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June 16, 2021

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NHL in Las Vegas this week — and possibly for good

NHL Presser at MGM Grand

L.E. Baskow

Gary Bettman, commissioner of the NHL, addresses the crowd as Bill Foley, chairman of Fidelity National Financial Inc., Black Knight and FIS, listens during the “Let’s Bring Hockey to Las Vegas!” press conference Tuesday, Feb. 10, 2015, at MGM Grand Ballroom.

Bill Foley Talks to Hockey Fans at Sunset Station

Bill Foley, the businessman trying to bring an NHL team to Las Vegas, answers questions for fans Wednesday, May 27, 2015, at Sunset Station. Launch slideshow »

MGM Arena Tour: 5/1/15

A tour of MGM Arena under construction behind Monte Carlo and New York-New York on Friday, May 1, 2015, in Las Vegas. Launch slideshow »

It feels like a safe bet that the NHL will become the first major professional sports league to plant a franchise in Las Vegas.

The outer walls of a new arena are going up behind the New York-New York casino, and the interior is perfectly configured for hockey, from the dressing rooms to the press box.

Wealthy businessman Bill Foley is leading the way for an expansion team, bolstering his bid group with the Maloofs, a family of former NBA team owners with long ties to Las Vegas.

A goal of securing deposits on 10,000 season tickets was met faster than anyone had expected this spring, with the number sitting at 11,500, according to Foley, plus 1,000 unpaid commitments from casinos and other businesses.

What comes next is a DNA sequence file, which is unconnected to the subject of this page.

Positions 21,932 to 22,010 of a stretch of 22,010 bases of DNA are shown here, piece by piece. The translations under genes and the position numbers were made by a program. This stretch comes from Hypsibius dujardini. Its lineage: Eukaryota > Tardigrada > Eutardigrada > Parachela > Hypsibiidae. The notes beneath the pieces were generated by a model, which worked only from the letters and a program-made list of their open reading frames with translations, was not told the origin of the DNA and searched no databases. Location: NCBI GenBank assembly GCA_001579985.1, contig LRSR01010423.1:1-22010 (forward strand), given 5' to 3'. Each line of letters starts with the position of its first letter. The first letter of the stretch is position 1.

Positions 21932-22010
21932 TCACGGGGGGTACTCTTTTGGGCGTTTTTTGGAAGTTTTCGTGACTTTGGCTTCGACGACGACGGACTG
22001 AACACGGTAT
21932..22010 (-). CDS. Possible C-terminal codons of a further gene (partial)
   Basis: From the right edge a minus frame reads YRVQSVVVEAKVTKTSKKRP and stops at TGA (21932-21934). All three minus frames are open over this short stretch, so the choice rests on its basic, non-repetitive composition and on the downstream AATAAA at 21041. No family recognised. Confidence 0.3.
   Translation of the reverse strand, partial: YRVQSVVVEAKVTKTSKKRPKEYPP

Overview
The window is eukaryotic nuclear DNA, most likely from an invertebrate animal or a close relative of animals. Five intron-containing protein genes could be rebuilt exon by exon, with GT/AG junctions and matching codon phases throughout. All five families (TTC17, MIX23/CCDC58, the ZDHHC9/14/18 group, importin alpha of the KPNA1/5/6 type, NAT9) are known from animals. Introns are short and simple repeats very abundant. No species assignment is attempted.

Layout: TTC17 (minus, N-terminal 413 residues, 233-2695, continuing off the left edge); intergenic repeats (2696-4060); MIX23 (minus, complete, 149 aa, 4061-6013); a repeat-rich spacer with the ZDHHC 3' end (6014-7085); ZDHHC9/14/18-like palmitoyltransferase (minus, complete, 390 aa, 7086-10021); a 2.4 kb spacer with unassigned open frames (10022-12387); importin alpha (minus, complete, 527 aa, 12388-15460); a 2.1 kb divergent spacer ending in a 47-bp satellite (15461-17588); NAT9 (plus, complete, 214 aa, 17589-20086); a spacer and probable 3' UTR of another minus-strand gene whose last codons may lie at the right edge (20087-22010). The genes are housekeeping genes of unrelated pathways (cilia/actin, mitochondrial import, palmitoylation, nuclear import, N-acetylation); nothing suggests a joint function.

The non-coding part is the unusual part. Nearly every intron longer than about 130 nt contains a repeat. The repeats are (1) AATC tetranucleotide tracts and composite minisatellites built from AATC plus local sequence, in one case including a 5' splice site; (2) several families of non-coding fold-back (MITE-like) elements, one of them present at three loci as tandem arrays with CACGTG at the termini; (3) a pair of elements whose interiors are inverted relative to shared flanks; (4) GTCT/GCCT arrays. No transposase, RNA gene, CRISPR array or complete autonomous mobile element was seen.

Now, NHL owners are here for meetings and the league’s annual awards gala Wednesday at the MGM Grand, part of the same resort company that owns New York-New York and is building the arena.

The NHL in Las Vegas feels like a case of when, not if, with only the name of the team left to decide. Foley’s hope is to have a team ready to play in 2017.

The NHL, of course, presents a more measured approach. Despite speculation that the league wants to expand to 32 teams from 30, perhaps placing two teams in the West to balance its two conferences, the league has made no announcement of such plans.

Commissioner Gary Bettman has said only that he would update the NHL’s Board of Governors — its owners — on interest from potential expansion markets, reportedly to include Seattle and Quebec City, and certainly to include Las Vegas.